The BBC News recently reported that U.S. Scientists at the Lawrence Berkeley National Laboratory (LBNL) in California have retrieved a sound recording of a human voice made by Parisian inventor, Edouard-Leon Scott de Martinville on April 9, 1860. That's well over a decade prior to the phonograph of Thomas Edison singing a children's song in 1877, previously thought to be the oldest known audio recording.
The 10 second sound clip of a woman singing the French folk song "Au Clair de la Lune" was originally recorded on paper by a phonautograph, a device invented by de Martinville. His hope was to create a visual representation of sound waves. The paper was covered in soot from a burning oil lamp, and then lines were scratched into the soot by a needle moved by a diaphragm that responded to the sound. Interestingly, the recordings was never intended to be played. It wasn't until scientists were able to use a "virtual stylus" to read the lines of high-resolution digital scans of the paper that the woman's voice came back to life.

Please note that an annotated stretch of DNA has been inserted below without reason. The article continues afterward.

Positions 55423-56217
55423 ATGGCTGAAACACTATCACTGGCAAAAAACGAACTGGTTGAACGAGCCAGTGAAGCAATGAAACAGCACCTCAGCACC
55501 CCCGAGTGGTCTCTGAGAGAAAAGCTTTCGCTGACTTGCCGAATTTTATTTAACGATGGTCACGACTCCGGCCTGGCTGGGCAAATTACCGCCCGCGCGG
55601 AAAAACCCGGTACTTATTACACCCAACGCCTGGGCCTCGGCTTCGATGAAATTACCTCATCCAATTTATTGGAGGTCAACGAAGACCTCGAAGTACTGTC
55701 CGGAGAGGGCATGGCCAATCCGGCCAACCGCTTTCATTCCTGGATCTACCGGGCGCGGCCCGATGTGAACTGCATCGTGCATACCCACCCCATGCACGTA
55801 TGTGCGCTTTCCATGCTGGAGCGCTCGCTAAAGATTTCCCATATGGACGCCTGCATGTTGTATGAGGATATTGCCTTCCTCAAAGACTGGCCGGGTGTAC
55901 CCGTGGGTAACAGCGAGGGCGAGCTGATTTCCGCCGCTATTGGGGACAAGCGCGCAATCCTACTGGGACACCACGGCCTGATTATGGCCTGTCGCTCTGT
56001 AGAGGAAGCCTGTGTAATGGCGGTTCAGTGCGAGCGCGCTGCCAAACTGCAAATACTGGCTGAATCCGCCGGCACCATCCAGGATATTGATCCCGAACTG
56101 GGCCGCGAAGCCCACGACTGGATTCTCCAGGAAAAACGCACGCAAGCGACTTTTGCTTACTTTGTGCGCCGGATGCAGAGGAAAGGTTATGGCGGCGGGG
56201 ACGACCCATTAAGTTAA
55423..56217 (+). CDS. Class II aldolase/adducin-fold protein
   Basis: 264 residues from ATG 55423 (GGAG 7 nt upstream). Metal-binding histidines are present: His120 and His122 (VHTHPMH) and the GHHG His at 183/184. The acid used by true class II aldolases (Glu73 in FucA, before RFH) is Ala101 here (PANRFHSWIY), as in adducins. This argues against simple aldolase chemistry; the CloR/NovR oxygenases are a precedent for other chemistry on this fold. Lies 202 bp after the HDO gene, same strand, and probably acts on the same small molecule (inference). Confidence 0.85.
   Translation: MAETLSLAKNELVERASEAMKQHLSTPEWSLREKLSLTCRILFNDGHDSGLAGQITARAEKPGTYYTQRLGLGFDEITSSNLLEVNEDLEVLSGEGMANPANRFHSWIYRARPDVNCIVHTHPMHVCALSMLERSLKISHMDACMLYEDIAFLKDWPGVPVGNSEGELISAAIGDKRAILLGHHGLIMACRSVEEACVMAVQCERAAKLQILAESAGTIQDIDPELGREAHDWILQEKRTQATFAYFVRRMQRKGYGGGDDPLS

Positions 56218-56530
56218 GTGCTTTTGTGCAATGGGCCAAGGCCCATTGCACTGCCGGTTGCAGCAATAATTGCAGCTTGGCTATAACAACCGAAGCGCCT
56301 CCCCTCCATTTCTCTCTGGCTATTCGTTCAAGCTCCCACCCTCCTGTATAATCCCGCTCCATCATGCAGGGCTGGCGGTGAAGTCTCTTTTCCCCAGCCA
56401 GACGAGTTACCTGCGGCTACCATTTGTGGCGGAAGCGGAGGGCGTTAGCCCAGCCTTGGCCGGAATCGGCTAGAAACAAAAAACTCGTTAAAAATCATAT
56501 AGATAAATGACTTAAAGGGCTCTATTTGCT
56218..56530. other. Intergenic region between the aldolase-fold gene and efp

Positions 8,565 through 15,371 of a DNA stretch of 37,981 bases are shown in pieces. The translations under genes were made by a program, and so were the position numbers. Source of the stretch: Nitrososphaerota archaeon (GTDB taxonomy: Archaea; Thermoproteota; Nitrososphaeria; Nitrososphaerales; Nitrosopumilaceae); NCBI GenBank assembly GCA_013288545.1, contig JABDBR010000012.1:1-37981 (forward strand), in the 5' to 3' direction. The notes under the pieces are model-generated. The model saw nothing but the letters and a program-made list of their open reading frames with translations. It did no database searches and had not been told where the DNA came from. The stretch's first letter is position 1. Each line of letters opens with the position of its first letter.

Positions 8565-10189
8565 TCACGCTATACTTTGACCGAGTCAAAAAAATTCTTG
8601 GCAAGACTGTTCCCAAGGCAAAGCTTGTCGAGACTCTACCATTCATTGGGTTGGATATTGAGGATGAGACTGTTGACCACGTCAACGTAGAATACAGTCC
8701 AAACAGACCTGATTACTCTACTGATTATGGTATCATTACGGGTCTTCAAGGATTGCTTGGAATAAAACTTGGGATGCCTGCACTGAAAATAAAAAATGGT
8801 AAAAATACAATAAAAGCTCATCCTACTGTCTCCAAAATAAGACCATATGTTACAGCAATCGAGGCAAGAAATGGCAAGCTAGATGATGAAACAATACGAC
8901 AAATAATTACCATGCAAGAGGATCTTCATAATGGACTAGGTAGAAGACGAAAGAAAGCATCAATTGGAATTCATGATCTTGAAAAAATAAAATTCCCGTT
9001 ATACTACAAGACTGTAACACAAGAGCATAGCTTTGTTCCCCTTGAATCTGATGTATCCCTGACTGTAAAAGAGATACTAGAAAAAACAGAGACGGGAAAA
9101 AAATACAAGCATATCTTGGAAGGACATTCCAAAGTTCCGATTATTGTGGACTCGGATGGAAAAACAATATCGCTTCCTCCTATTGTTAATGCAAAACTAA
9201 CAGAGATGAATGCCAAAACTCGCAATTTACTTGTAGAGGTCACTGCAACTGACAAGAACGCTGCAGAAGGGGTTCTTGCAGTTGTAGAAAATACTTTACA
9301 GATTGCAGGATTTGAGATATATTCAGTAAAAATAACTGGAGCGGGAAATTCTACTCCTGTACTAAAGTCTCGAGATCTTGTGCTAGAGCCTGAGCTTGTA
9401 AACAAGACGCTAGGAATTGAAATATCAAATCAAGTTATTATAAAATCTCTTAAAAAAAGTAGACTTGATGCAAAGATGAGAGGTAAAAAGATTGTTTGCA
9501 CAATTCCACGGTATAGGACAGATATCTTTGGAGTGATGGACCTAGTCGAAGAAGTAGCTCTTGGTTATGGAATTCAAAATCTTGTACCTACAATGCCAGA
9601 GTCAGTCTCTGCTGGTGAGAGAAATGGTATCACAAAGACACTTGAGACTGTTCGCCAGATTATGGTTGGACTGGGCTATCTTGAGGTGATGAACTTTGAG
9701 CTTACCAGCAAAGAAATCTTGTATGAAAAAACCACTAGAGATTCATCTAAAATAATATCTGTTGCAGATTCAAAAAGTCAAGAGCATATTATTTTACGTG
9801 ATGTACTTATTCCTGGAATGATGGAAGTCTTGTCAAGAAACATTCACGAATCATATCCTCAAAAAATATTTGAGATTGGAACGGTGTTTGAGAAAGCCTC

So that prompts the question: if you could find an old recording of one of your ancestor's who would it be, and what do you imagine they would be saying or singing?